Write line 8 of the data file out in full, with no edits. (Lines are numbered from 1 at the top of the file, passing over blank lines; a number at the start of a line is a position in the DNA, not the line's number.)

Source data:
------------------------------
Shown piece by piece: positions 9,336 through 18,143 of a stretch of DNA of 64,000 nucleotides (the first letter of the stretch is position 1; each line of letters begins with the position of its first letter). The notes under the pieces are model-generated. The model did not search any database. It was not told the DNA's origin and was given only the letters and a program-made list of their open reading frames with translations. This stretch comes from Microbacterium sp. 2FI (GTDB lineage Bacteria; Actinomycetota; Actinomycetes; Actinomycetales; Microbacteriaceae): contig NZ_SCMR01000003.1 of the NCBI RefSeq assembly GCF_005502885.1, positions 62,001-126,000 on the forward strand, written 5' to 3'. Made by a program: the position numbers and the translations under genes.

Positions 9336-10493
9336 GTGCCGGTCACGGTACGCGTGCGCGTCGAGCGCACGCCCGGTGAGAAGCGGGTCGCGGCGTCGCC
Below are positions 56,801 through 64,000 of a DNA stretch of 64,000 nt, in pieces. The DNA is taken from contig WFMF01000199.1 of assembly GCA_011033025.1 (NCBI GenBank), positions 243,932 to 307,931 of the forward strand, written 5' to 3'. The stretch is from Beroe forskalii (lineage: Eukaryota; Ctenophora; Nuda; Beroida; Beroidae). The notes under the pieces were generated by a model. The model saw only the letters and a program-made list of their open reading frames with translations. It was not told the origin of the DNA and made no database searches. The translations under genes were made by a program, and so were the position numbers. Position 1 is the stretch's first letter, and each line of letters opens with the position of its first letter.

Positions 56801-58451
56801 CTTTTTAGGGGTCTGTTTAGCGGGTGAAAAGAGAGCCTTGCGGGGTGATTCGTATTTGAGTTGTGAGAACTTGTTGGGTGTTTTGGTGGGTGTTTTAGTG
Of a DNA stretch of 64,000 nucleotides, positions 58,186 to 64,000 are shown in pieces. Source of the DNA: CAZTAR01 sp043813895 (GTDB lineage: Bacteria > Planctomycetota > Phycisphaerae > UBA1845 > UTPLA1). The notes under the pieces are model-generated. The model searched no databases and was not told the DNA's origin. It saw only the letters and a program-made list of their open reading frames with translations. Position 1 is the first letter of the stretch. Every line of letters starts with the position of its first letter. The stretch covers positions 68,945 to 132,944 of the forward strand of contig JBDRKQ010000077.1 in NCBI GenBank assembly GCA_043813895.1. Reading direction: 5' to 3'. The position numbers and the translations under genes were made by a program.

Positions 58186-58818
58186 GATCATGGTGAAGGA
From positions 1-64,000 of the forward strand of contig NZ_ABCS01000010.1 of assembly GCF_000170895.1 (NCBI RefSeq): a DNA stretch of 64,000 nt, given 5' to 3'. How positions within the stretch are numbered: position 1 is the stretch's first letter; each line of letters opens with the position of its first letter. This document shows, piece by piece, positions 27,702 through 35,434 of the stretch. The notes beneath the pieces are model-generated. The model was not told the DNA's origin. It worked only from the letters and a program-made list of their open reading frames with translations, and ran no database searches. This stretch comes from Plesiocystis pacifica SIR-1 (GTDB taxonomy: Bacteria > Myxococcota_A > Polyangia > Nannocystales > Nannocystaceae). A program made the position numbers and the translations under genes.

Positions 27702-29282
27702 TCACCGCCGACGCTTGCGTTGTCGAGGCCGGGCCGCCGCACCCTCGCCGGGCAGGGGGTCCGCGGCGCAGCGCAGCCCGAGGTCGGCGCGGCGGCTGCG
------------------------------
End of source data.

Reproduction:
Positions 58186-58818